Bankers call the shots

ANXIOUS bankers are now involved in the day-to-day running of Ipswich Town, I can reveal today.To say that the Blues are facing up to the biggest crisis in their history is almost an understatement.

By Dave Allard

ANXIOUS bankers are now involved in the day-to-day running of Ipswich Town, I can reveal today.

To say that the Blues are facing up to the biggest crisis in their history is almost an understatement.

I told you straight soon after the start of the season and was pilloried for it all over the place.

But what I said was a fact.

Let me tell you this today. Ipswich Town Football Club is in the financial intensive care unit.

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The club is a massive professional sports operation run on Premiership lines, but they exist among Nationwide League paupers.

Chairman David Sheepshanks and his board are under immense pressure.

Meetings with bank officials are becoming almost as frequent as chats to the promotion-pushing team led by manager Joe Royle. The meetings are almost daily.

And thank goodness for Joe. His arrival has been like manna from heaven for the magnificent fans as the team have pointed their noses in the direction of the top flight again. The genial and persuasive Joe can't completely ease that pressure from the men in grey suits at the bank.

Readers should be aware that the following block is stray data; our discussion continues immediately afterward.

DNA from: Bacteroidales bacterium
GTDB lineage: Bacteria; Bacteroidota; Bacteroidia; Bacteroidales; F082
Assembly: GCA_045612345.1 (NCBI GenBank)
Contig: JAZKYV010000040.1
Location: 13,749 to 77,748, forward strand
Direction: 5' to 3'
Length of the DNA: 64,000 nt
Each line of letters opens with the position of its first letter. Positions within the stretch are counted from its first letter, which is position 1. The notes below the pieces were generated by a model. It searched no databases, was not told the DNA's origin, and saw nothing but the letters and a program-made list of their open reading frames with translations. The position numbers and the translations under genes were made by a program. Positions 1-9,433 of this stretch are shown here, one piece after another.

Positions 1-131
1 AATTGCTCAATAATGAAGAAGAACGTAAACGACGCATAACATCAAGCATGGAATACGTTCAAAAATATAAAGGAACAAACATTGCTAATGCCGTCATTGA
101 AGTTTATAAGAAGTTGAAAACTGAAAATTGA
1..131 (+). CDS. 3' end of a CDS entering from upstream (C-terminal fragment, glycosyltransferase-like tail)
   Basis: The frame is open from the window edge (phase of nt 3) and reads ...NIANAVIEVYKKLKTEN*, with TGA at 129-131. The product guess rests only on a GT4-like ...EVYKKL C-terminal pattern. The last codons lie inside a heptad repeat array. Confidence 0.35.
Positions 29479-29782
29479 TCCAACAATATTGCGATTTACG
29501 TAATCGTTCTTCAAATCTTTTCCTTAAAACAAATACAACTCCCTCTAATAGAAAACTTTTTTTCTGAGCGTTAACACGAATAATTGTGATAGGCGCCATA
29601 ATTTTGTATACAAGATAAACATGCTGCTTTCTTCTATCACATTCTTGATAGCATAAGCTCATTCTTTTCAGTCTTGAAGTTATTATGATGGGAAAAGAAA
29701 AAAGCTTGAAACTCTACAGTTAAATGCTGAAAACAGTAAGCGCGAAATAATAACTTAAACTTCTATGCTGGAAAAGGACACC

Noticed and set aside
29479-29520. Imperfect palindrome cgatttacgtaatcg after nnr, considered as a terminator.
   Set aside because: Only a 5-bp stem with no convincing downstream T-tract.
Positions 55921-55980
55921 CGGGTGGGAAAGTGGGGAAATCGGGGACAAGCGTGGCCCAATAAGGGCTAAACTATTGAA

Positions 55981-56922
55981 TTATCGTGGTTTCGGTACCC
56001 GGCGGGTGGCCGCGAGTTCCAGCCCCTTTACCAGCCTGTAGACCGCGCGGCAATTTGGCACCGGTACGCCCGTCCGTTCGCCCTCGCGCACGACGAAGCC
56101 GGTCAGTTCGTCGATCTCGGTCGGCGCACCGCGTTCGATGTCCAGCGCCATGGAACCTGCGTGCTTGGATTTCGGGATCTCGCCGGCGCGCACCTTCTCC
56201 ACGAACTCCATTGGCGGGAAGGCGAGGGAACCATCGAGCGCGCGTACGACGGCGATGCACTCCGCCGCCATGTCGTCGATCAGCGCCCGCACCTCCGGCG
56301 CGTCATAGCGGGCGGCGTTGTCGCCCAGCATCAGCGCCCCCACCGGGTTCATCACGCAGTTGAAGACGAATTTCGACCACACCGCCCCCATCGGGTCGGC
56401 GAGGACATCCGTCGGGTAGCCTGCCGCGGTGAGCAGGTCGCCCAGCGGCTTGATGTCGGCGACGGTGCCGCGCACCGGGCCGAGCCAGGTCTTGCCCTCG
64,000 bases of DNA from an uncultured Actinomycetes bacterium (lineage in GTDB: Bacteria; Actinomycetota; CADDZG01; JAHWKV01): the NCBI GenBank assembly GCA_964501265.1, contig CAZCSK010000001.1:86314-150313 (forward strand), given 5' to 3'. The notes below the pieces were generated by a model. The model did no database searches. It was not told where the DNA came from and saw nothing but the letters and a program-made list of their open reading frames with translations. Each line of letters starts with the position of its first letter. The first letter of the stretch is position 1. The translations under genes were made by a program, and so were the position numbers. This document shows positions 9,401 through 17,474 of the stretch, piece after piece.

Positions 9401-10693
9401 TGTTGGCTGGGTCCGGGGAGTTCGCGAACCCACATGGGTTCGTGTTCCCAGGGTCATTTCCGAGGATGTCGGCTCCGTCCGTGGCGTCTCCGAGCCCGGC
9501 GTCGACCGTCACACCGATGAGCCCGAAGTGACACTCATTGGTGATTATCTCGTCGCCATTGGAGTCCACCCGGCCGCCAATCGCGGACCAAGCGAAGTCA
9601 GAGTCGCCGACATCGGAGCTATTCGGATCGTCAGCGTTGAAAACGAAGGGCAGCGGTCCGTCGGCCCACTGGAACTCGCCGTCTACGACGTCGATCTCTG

The decision to give Martijn Reuser a free transfer yesterday may have come as a shock to fans – but it was on the cards. It had to be. It has to be a continuing case of cut, cut cut.

Leicester City went into administration.

If the Town board don't continue to take evasive action it could happen at Portman Road.

Sheepshanks and his board are trying to do a financial juggling act. They are spinning plates in a bid to ease the financial crisis and, at the same time, keep a squad good enough to challenge for the Premiership again.

Sadly plates are falling down on heads as the re-opening of the transfer window has only seen the £1.3million sale of Jamie Clapham to Birmingham.

As the closing of the window nears on January 31, more and more prayers will be offered up from the boardroom in the hope that further big bids come in.

I have great sympathy for Sheepshanks. He led from the front as the club achieved so much. It was to such an extent that, after finishing fifth in the Premiership, relegation the following May could not really be envisaged.

He is leading just as much now, but in a far more hurtful situation.

The massive financial fall-out after relegation has struck deeper than anyone realised, and the failure of so many big buys has been a stunning blow.

Fans will say…why can't the bank stay off the back of the club as promotion may be achieved?

What might or might not happen at the end of May cannot influence too much the thinking of the men in grey suits now.

Former chairman Patrick Cobbold once said: "The only crisis at this club is when we run out of dry white wine in the boardroom."

At a time like this the men sitting around that table at Portman Road may be needing an extra glass or two to steady the nerves.

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